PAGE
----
A seamlessly crafted thriller with exemplary performances all round.
Eye For Film
It has been a long time since Franco Nero got a role fully deserving of his talents. In Marco Kreuzpaintner’s take on Ferdinand von Schirach’s international bestseller, he shows that he’s still got what it takes – even though, in the opening scenes, it’s very difficult to tell what his character is thinking or feeling. The camera focuses closely on those steely blue eyes as he approaches his destination, a spacious glass-fronted office in an expensive looking building. There, he is greeted by elderly executive Hans Meyer (Manfred Zapatka), and though we don’t directly witness what happens between them, it’s not difficult to figure out – even before he staggers down into the lobby to announce it.
The 70-year-old German-Italian Fabrizio Collini offers no defence. He barely even speaks. Things look even worse for him when he is assigned earnest young lawyer Caspar Leinen (Elyas M’Barek), who, it turns out, spent his childhood in the Meyer household (debates over conflict of interest are addressed more successfully than you might expect). Acting for the prosecution is seasoned lawyer Richard Mattinger (Heiner Lauterbach), who taught Caspar at law school; and adding to the pressure is Caspar’s childhood sweetheart, Johanna (Alexandra Maria Lara) – Meyer’s granddaughter. the case seems to be sewn up from the beginning. But Caspar’s devotion to his professional ethics is stronger than anyone expected, and when a chance remark about his personal circumstances prompts Collini to open up, he becomes convinced that there’s more to the killing.
A seamlessly crafted thriller with exemplary performances all round, The Collini Case lives up to the promise of the novel and will delight fans of the crime mystery genre. It’s beautifully shot, with cinematography by Jakub Bejnarowicz that really brings the locations to life, and Matz Müller’s sound design keeps the mood perfectly balanced in combination with some particularly impressive work where musical elements overlap. As is common in the genre, it runs a little too slowly in places, with a tendency to sprawl, but this is easily indulged.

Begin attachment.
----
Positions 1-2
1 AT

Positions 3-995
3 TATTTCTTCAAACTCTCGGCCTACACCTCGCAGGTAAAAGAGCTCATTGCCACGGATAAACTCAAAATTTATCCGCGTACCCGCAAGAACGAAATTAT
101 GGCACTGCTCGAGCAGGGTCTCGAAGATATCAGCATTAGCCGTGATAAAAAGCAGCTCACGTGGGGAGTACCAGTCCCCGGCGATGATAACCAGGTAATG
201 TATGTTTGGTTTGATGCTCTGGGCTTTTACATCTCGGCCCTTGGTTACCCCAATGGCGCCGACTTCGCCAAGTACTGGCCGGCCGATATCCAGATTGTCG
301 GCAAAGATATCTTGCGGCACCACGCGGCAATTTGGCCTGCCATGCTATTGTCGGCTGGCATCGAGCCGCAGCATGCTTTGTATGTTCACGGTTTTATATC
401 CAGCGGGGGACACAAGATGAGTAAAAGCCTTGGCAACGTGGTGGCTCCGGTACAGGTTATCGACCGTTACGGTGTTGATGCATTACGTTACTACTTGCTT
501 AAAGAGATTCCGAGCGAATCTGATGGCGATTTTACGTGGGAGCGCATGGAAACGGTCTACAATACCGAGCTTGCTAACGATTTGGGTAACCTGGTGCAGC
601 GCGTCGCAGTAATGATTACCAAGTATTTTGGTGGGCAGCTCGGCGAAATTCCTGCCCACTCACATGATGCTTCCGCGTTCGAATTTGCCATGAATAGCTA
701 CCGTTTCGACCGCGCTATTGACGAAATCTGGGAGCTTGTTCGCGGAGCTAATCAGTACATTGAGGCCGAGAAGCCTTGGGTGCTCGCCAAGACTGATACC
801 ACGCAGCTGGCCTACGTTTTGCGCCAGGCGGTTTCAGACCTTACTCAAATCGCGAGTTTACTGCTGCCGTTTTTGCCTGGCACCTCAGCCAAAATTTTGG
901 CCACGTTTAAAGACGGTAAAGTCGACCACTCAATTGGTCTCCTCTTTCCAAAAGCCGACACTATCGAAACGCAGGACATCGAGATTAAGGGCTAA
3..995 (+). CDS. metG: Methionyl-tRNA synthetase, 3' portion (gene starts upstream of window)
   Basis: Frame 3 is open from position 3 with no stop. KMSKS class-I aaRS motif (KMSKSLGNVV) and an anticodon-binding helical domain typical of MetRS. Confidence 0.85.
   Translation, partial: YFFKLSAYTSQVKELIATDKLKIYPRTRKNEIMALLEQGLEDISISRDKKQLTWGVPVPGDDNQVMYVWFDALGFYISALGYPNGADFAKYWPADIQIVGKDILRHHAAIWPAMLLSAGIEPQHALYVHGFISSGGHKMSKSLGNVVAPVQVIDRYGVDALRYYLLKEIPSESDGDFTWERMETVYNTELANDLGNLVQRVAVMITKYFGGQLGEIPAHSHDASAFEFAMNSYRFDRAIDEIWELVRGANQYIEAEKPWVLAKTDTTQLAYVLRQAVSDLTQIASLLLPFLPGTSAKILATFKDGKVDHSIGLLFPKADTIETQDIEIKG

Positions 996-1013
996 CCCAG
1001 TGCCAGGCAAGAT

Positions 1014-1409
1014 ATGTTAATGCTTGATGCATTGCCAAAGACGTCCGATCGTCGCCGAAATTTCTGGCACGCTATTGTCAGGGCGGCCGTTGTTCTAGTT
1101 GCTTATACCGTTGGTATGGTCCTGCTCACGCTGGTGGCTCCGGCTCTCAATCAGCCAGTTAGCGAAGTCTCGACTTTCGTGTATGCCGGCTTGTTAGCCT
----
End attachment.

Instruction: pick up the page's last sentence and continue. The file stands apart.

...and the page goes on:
Given the timeless appearance of courtroom spaces, it may take viewers a little while to locate themselves and realise that this is in fact a period piece, set around the turn of the millenium – its most striking feature is the absence of mobile phones, though there are some nice observations around costume and interior décor. Schirach was interested in time and how characters move around within it. The youthful Caspar is only just beginning to understand that there’s a world beyond the present, whilst Collini is frozen somewhere else, static in time just as he is in space, barely moving except when instructed to. When, towards the end, he begins to thaw, the effect is mesmerising.
There are aspects of the plot that won’t come as much of a surprise to viewers, and there’s been plenty of good work on these themes before, but The Collini Case has a specificity that gives it strength, and Kreuzpaintner makes good decisions about what to show and what not to show. In today’s world it takes skill to remind us of what ought to be horrifying. Well placed reminders that the murder of Meyer was horrifying – and the result of a conscious decision – keep us, in turn, from getting too swept up in the emotional tide of the film and losing our critical faculties. Although he could easily have relied on emotion alone, Kreuzpaintner wants us to think, and seeks to address a more complex psychology.
Shortlisted for Germany’s Oscar submission, this is a film that oozes quality yet never makes the mistake of hiding behind its technical excellence. It has something to say, and says it well.